Twilio’s Prima Virani on democratizing security and tackling burnout through automation

Last updated on

Written by Thomas Kinsella

In this episode of The Future of Security Operations podcast, I'm joined by Prima Virani. Prima is a security engineer who worked across industries as varied as oil and gas and Fintech before becoming Principal Security Engineer at Twilio. With over a decade of experience spanning infrastructure security engineering, incident detection and response, and forensics, she's also shared insights at countless security conferences around the world, including SecTOR Canada and Agile India.

In this episode, Prima and I discuss:

  • The unique challenges of working in forensics

  • Her transition to detection and response and cloud security

  • Building a security detection framework at Segment

  • Reducing mean time to resolve through automation

  • Using data to prioritize which processes should be automated

  • Merging teams and technologies when Segment was acquired by Twilio

  • Joining the securing platform engineering team at Twilio

  • Designing a challenging and varied career in security

  • The influence of mentorship on career growth

  • Democratizing security through knowledge sharing

  • How security will change in the next five years

The Future of Security Operations is brought to you by Tines, the smart, secure workflow builder that powers some of the world’s most important workflows.

Where to find Prima Virani: 

Where to find Thomas Kinsella: 

Resources mentioned:

In this episode:

[02:22] Prima's introduction to cybersecurity career opportunities as a teenager

[06:30] The shift from forensics to detection and response

[09:15] Gaining experience in vulnerability and patch management, and network security

[14:15] Building a security detection framework at Segment using SOCless

[18:10] Using automation to reduce alert noise and improve response times

[20:30] The impact of automation on security team burnout

[22:50] Merging security teams, practices and technologies during Twilio's acquisition of Segment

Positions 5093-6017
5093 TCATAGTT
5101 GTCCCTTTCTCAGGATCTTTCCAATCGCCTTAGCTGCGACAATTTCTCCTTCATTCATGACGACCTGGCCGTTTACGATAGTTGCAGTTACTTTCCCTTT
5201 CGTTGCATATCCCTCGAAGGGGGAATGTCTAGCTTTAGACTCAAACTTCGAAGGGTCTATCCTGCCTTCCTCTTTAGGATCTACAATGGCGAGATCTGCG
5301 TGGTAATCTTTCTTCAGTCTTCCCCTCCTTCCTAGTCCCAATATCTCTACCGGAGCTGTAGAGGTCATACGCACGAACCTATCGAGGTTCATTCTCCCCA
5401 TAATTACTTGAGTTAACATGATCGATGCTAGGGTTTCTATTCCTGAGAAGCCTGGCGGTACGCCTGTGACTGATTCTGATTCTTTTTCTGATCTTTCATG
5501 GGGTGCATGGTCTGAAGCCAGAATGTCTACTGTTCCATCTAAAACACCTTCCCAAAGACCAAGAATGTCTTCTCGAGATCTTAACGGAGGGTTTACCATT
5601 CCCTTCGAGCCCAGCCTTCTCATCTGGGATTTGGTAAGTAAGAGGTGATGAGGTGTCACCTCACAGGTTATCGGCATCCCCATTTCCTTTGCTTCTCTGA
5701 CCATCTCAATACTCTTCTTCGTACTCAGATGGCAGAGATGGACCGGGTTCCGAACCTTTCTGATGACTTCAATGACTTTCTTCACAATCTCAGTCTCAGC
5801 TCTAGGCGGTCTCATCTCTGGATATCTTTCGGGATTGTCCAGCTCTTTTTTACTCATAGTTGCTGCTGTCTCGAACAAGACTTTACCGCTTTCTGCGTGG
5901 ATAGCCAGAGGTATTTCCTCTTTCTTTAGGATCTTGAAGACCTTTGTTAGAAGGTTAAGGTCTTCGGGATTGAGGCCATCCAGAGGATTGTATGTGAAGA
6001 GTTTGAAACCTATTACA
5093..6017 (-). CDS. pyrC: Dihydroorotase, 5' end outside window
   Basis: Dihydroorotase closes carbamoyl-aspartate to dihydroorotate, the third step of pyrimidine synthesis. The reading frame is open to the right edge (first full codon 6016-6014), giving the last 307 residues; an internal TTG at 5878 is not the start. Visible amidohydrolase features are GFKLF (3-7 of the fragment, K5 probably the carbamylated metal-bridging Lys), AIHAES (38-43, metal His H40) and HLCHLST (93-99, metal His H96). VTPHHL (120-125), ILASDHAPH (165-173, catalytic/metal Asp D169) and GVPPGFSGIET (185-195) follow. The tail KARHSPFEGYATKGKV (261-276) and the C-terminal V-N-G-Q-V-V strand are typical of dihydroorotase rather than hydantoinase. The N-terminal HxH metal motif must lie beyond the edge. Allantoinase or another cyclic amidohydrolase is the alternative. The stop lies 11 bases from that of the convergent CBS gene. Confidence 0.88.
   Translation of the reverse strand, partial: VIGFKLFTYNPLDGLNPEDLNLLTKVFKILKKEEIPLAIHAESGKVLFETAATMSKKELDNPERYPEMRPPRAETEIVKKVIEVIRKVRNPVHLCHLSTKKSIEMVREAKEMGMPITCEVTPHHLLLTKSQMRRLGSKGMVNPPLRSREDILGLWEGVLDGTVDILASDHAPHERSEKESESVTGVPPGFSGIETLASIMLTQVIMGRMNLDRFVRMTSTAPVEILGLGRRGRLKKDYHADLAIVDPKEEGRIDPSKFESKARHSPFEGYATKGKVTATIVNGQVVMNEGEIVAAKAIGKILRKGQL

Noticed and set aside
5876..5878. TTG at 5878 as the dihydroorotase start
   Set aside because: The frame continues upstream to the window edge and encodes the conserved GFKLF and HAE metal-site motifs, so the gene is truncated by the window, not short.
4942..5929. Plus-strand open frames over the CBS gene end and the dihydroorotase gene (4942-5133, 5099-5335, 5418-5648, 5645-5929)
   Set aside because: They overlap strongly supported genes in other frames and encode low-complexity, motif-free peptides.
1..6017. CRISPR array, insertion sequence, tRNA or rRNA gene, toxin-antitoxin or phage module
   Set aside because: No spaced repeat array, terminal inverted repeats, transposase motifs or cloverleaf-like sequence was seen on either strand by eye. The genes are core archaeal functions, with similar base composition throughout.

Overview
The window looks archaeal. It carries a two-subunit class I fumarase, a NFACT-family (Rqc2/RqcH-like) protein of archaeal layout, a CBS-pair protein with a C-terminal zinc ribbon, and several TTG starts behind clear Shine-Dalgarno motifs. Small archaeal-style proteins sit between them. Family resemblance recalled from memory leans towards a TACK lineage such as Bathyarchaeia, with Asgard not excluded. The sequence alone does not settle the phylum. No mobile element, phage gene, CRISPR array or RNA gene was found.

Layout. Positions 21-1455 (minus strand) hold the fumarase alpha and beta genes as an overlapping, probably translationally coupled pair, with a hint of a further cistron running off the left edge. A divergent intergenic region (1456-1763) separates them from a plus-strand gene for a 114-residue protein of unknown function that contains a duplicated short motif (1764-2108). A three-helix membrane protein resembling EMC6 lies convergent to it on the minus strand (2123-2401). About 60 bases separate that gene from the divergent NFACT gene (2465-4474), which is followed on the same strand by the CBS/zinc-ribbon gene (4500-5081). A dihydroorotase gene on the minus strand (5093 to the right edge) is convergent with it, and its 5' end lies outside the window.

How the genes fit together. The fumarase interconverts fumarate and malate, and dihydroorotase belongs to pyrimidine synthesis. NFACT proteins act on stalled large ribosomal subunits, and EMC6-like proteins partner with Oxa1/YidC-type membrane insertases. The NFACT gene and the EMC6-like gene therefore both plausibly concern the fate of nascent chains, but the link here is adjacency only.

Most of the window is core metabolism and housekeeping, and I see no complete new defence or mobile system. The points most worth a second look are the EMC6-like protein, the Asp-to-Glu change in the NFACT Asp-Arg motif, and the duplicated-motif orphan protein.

[25:30] Moving to the securing platform engineering team at Twilio

[27:40] Growing her knowledge of AWS, Kubernetes and GCP

[32:40] Prima's plans to embrace machine learning in detection engineering

[34:20] The importance of mentorship and knowledge sharing in career growth

[37:30] Prima's all-time favorite projects, including hosting FleetDM on AWS EKS

[39:36] The future of security operations through Prima's eyes

[42:01] Prima's advice for security practitioners

[43:58] Connect with Prima

TL:DL? Read Prima's take on…  

Knowledge sharing:

"When a group of people acquire a set of skills - in this case it happened to be Windows server administration - it becomes a lot easier to then collectively manage them... The individual's journey, I think, is far less important than the collective journey."

Her automation strategy at Segment:

"You cannot automate everything. Sometimes you cannot automate due to technological limitations. Other times you cannot automate because an individual really actually needs to look at it. Whether or not something is good or bad is unclear - that's when you can't automate. So I figured out all the places where we could clearly define logic for what was good andwhat was not. Also identified the types of steps that were repeated across different types of alerts."

Automation's impact on burnout:

"Instead of having to respond to everything immediately like now, now, now, it gave us the opportunity to assign different SLAs to different severity of alerts. That gave people a lot more time, because now, whenever somebody was on call, they had up to a week to respond to certain low priority alerts and the high priority alerts got the urgency they needed."

Whenever somebody asks for help, and it takes me more than 30 minutes to do that particular thing, or it's very technology-specific, I just open a Zoom session and post the link in the team channel. That way anyone can learn more about that particular problem, and I get to offload that information and make it available to everybody. I don't believe in hoarding information in any way, shape or form.

Career growth:

"Be unafraid to put your hands up for things you know nothing about, because you can always learn. There are always people who know more than you about any given topic on any given day. And be open enough and humble enough to reach out to them when you need to. Your career is not just your career. It's collective journey, as I mentioned earlier as well, and you will only be as successful as the individuals you are able to empower and enable. So withholding information might seem like the way to protect your job but it's also, unfortunately, the way to stifle your growth."

The future of SecOps:

"I don't see anything being wildly different, even in five years from where it is today. A lot of evolution, I believe, happens really, gradually where you know, five years from today, maybe two out of 10 technologies might be different. 10 years from today. Maybe five out of 10 technologies might be different. The dramatic shifts only really happen once in a blue moon, has been my experience because the breakthroughs in technology itself don't happen that frequently. The really big breakthroughs take at least half a decade to a decade before they happen again. So the pace of security and security teams is going to be always in sync with the pace of innovation."

Listen to more episodes of the Future of Security Operations podcast.

Built by you, powered by Tines

Talk to one of our experts to learn the unique ways your business can leverage Tines.